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Tuesday, November 27, 2007

Cognition and Mental Health - Folate and B12 Relationship

The relationship between diet and how sharp your brain could be. Interesting 'food for thought' from Science Daily regarding the relationships of high or low folate, with B12.

B12 is found in animal foods such as eggs, poultry, dairy, fish and meat. Folate is abundant in greens and citrus.

If one has a diet emphasizing high Folate level, normal levels of B12 are essential.

Having a HIGH folate level and low B12 leads to problems regarding nerves and proper function of gray matter and cognition. Loss of bone density, difficulty coping with stress and anemia are associated with low levels of B12 as well. Inability to cope with stress can be especially problematic.

Ironically, high levels of folate may actually NOT be bioavailable to the vegetarian who has a B12 deficiency. (following emphasis, mine)
Cobalamin deficiency renders folate largely biologically ineffective, although its plasma concentrations and distribution appear sufficient.
While some people often have poor diets to begin with and consume depleted processed foods, the main thing I take away from this, in light also to increased diabetes in our society is that that the increased emphasis on moving away from animal sources of food may well be compounding problems in the bigger picture.

Links to two articles....

Folate, More Is Not Always Better would have been the better title for this one at Science Daily (Nov. 26, 2007)
...The researchers found an interesting association among seniors aged 60 and older whose vitamin B12 blood levels were low. Aging and taking stomach-acid blockers can contribute to a gradual lessening of B12 absorption in the body.

People with high folate and low B12 status were found to be at a disadvantage when compared to those with normal folate and low B12 status; the former group was more likely to exhibit both anemia and cognitive impairment...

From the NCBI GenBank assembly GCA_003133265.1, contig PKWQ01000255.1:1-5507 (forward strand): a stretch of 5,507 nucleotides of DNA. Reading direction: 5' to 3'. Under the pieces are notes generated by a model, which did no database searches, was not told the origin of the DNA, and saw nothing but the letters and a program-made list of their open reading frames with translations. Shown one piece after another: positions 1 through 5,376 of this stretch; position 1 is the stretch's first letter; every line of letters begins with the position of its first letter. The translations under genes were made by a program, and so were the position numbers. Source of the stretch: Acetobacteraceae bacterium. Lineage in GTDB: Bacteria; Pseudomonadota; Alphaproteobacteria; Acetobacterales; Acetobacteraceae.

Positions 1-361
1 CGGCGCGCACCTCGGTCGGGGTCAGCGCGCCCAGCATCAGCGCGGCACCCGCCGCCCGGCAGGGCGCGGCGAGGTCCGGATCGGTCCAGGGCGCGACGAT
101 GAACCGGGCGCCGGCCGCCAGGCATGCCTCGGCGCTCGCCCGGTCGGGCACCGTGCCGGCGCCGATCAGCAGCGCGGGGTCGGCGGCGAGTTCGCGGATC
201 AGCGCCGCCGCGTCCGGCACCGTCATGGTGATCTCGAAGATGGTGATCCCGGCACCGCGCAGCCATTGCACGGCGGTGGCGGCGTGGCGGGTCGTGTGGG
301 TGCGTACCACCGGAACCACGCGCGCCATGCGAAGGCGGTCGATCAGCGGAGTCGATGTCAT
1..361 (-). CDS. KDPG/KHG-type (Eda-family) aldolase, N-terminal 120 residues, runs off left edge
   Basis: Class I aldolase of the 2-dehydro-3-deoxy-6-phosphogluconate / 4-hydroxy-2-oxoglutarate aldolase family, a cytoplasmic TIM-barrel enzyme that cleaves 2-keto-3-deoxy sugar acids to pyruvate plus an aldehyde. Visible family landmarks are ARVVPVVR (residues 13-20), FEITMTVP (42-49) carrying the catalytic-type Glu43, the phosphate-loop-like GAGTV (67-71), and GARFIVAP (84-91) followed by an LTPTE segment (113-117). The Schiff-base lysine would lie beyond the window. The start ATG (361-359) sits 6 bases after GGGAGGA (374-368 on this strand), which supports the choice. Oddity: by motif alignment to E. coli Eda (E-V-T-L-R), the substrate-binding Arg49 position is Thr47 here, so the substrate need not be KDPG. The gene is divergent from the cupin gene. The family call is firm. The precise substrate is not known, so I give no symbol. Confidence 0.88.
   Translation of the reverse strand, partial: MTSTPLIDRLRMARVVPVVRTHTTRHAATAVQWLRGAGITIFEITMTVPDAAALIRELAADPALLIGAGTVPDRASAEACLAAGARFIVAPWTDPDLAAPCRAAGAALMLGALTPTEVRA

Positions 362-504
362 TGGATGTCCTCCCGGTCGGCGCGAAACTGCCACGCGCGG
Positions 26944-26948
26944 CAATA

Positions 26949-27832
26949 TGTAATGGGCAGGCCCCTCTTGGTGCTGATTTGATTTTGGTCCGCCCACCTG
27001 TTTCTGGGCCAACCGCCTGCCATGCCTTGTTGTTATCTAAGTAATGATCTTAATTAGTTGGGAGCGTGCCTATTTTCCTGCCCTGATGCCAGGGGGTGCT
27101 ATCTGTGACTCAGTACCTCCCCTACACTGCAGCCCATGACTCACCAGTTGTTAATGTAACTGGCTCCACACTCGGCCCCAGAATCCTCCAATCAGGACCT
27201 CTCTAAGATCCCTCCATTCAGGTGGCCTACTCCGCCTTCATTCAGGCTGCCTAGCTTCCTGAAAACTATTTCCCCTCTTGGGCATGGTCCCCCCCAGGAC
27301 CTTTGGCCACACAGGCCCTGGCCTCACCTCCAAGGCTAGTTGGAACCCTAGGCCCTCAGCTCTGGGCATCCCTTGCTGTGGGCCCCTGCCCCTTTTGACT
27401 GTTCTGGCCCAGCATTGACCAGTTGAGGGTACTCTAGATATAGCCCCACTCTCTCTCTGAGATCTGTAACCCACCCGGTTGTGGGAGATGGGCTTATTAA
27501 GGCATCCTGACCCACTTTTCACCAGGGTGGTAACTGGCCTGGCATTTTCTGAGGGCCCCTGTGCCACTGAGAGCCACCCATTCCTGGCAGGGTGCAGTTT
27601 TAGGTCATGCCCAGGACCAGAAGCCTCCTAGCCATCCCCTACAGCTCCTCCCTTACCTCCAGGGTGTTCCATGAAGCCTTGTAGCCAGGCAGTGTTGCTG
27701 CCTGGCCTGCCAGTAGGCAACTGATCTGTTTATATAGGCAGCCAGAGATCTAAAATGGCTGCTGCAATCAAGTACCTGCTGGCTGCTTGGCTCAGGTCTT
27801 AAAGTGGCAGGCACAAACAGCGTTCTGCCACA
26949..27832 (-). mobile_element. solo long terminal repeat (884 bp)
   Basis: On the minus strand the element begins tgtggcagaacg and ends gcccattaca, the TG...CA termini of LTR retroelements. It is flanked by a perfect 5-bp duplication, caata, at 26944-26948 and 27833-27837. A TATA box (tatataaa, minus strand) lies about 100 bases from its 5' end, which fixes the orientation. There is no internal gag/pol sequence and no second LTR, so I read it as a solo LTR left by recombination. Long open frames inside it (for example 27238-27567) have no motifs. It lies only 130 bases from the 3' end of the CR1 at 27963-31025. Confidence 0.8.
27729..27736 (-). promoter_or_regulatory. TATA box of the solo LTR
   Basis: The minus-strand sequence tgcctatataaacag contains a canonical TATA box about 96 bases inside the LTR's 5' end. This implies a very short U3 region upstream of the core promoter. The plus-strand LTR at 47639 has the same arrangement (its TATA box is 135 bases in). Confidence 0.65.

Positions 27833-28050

Older article (February) Folate and B12 May Influence Cognition Science Daily (Feb. 12, 2007)
. . . between 1999 and 2002, Morris and colleagues found that people with normal vitamin B12 status and high serum folate, which is a measure of folate in the blood, had higher scores on a test of cognitive function. Blood tests were used to determine folate and vitamin B12 levels, and the cognitive function test assessed aptitudes such as response speed, sustained attention, visual spatial skills, associative learning, and memory. Cognitive impairment was identified when a subject fell into the bottom 20th percentile of the distribution on the test.

". . . people with low vitamin B12 status, high serum folate was associated with poor performance on the cognitive test." Seniors with low vitamin B12 status and high serum folate were also significantly more likely than seniors in other categories to have anemia, a condition caused by reduced amounts of hemoglobin in oxygen-carrying red blood cells, or by a deficiency in the number or volume of such cells.

"For seniors, low vitamin B12 status and high serum folate was the worst combination," says Morris. "Specifically, anemia and cognitive impairment were observed nearly five times as often for people with this combination than among people with normal vitamin B12 and normal folate." Vitamin B12 deficiency, which affects many seniors due to age-related decreases in absorption, can impact the production of DNA needed for new cells, as well as neurological function.


See the articles for the full context.

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Semavi Lady woofed at @ 11/27/2007 09:31:00 PM | Permanent link | (1) Comments

Blogger John sent us a woof // July 01, 2008

The bloge was very informative and by this information we can stay healthy. I always knew about Folate and vitamin B12 but was never able to relate between them. Thanks!

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John Randal
Addiction Recovery California   

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